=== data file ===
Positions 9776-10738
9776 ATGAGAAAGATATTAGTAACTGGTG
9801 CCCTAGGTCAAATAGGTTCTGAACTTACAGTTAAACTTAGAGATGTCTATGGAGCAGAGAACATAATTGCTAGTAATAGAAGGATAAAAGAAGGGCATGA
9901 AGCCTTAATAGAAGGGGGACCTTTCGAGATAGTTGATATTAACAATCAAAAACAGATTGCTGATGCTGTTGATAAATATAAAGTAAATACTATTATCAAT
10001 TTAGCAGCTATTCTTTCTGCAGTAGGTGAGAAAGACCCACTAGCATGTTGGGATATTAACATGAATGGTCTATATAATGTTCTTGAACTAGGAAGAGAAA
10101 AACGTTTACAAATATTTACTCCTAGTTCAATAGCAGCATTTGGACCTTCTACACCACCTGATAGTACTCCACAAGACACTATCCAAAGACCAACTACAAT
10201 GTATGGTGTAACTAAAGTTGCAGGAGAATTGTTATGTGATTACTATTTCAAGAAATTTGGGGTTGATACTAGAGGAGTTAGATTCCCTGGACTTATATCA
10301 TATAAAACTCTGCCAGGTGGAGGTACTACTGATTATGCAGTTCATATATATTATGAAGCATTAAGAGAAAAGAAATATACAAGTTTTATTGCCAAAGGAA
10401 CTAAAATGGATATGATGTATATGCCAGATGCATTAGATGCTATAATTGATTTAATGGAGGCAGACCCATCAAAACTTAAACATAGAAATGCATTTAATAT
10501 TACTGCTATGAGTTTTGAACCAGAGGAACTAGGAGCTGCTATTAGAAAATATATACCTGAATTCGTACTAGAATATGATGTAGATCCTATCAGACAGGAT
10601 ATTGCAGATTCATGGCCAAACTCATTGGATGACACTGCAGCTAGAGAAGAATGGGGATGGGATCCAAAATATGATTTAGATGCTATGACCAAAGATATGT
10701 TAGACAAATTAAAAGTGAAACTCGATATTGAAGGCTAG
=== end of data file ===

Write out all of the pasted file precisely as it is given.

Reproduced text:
Positions 9776-10738
9776 ATGAGAAAGATATTAGTAACTGGTG
9801 CCCTAGGTCAAATAGGTTCTGAACTTACAGTTAAACTTAGAGATGTCTATGGAGCAGAGAACATAATTGCTAGTAATAGAAGGATAAAAGAAGGGCATGA
9901 AGCCTTAATAGAAGGGGGACCTTTCGAGATAGTTGATATTAACAATCAAAAACAGATTGCTGATGCTGTTGATAAATATAAAGTAAATACTATTATCAAT
10001 TTAGCAGCTATTCTTTCTGCAGTAGGTGAGAAAGACCCACTAGCATGTTGGGATATTAACATGAATGGTCTATATAATGTTCTTGAACTAGGAAGAGAAA
10101 AACGTTTACAAATATTTACTCCTAGTTCAATAGCAGCATTTGGACCTTCTACACCACCTGATAGTACTCCACAAGACACTATCCAAAGACCAACTACAAT
10201 GTATGGTGTAACTAAAGTTGCAGGAGAATTGTTATGTGATTACTATTTCAAGAAATTTGGGGTTGATACTAGAGGAGTTAGATTCCCTGGACTTATATCA
10301 TATAAAACTCTGCCAGGTGGAGGTACTACTGATTATGCAGTTCATATATATTATGAAGCATTAAGAGAAAAGAAATATACAAGTTTTATTGCCAAAGGAA
10401 CTAAAATGGATATGATGTATATGCCAGATGCATTAGATGCTATAATTGATTTAATGGAGGCAGACCCATCAAAACTTAAACATAGAAATGCATTTAATAT
10501 TACTGCTATGAGTTTTGAACCAGAGGAACTAGGAGCTGCTATTAGAAAATATATACCTGAATTCGTACTAGAATATGATGTAGATCCTATCAGACAGGAT
10601 ATTGCAGATTCATGGCCAAACTCATTGGATGACACTGCAGCTAGAGAAGAATGGGGATGGGATCCAAAATATGATTTAGATGCTATGACCAAAGATATGT
10701 TAGACAAATTAAAAGTGAAACTCGATATTGAAGGCTAG